9. Physiological and proteomic analysis in chloroplasts of Solanum lycopersicum L. under silicon efficiency and salinity stress.

    Science.gov (United States)

    Muneer, Sowbiya; Park, Yoo Gyeong; Manivannan, Abinaya; Soundararajan, Prabhakaran; Jeong, Byoung Ryong

    2014-11-26

    Tomato plants often grow in saline environments in Mediterranean countries where salt accumulation in the soil is a major abiotic stress that limits its productivity. However, silicon (Si) supplementation has been reported to improve tolerance against several forms of abiotic stress. The primary aim of our study was to investigate, using comparative physiological and proteomic approaches, salinity stress in chloroplasts of tomato under silicon supplementation. Tomato seedlings (Solanum lycopersicum L.) were grown in nutrient media in the presence or absence of NaCl and supplemented with silicon for 5 days. Salinity stress caused oxidative damage, followed by a decrease in silicon concentrations in the leaves of the tomato plants. However, supplementation with silicon had an overall protective effect against this stress. The major physiological parameters measured in our studies including total chlorophyll and carotenoid content were largely decreased under salinity stress, but were recovered in the presence of silicon. Insufficient levels of net-photosynthesis, transpiration and stomatal conductance were also largely improved by silicon supplementation. Proteomics analysis of chloroplasts analyzed by 2D-BN-PAGE (second-dimensional blue native polyacrylamide-gel electrophoresis) revealed a high sensitivity of multiprotein complex proteins (MCPs) such as photosystems I (PSI) and II (PSII) to the presence of saline. A significant reduction in cytochrome b6/f and the ATP-synthase complex was also alleviated by silicon during salinity stress, while the complex forms of light harvesting complex trimers and monomers (LHCs) were rapidly up-regulated. Our results suggest that silicon plays an important role in moderating damage to chloroplasts and their metabolism in saline environments. We therefore hypothesize that tomato plants have a greater capacity for tolerating saline stress through the improvement of photosynthetic metabolism and chloroplast proteome expression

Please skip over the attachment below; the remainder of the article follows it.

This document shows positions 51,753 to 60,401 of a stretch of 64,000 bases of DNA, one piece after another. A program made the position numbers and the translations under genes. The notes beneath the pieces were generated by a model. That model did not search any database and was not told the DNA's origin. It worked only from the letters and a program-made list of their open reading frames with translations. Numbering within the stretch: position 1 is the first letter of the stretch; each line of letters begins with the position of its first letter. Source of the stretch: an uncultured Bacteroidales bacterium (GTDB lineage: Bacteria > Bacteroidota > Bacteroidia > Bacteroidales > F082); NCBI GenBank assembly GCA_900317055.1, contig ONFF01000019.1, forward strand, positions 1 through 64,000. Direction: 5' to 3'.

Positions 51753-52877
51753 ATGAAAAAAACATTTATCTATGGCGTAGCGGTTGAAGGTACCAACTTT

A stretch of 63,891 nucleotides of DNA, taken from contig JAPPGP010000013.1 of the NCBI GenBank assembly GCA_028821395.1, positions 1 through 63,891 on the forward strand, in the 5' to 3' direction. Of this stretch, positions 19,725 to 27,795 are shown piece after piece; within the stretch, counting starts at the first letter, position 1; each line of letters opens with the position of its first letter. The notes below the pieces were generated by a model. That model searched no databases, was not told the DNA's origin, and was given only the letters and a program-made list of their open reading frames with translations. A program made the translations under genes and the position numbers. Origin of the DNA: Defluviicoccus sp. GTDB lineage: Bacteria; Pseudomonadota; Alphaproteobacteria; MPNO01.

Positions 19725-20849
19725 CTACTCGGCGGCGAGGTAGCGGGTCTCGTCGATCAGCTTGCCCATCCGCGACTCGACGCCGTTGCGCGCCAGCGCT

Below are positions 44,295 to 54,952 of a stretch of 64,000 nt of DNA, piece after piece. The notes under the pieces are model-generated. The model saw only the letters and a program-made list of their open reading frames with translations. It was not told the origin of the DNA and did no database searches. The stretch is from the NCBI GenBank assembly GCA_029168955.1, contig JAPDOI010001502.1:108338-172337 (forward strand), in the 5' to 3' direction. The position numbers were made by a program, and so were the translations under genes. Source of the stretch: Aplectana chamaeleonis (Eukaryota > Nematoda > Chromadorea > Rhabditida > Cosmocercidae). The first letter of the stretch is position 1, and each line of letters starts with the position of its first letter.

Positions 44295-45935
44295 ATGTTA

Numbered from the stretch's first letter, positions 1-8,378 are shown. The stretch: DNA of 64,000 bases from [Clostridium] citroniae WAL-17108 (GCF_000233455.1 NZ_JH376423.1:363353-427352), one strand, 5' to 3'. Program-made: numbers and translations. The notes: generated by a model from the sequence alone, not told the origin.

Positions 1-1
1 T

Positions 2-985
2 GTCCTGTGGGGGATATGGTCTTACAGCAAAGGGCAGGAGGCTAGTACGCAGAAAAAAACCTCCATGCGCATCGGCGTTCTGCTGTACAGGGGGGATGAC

10. Physiological and Proteomic Analysis in Chloroplasts of Solanum lycopersicum L. under Silicon Efficiency and Salinity Stress

    Directory of Open Access Journals (Sweden)

    Sowbiya Muneer

    2014-11-01

    Full Text Available Tomato plants often grow in saline environments in Mediterranean countries where salt accumulation in the soil is a major abiotic stress that limits its productivity. However, silicon (Si supplementation has been reported to improve tolerance against several forms of abiotic stress. The primary aim of our study was to investigate, using comparative physiological and proteomic approaches, salinity stress in chloroplasts of tomato under silicon supplementation. Tomato seedlings (Solanum lycopersicum L. were grown in nutrient media in the presence or absence of NaCl and supplemented with silicon for 5 days. Salinity stress caused oxidative damage, followed by a decrease in silicon concentrations in the leaves of the tomato plants. However, supplementation with silicon had an overall protective effect against this stress. The major physiological parameters measured in our studies including total chlorophyll and carotenoid content were largely decreased under salinity stress, but were recovered in the presence of silicon. Insufficient levels of net-photosynthesis, transpiration and stomatal conductance were also largely improved by silicon supplementation. Proteomics analysis of chloroplasts analyzed by 2D-BN-PAGE (second-dimensional blue native polyacrylamide-gel electrophoresis revealed a high sensitivity of multiprotein complex proteins (MCPs such as photosystems I (PSI and II (PSII to the presence of saline. A significant reduction in cytochrome b6/f and the ATP-synthase complex was also alleviated by silicon during salinity stress, while the complex forms of light harvesting complex trimers and monomers (LHCs were rapidly up-regulated. Our results suggest that silicon plays an important role in moderating damage to chloroplasts and their metabolism in saline environments. We therefore hypothesize that tomato plants have a greater capacity for tolerating saline stress through the improvement of photosynthetic metabolism and chloroplast proteome

  11. Synchronized mammalian cell culture: part I--a physical strategy for synchronized cultivation under physiological conditions.

    Science.gov (United States)

    Barradas, Oscar Platas; Jandt, Uwe; Becker, Max; Bahnemann, Janina; Pörtner, Ralf; Zeng, An-Ping

    2015-01-01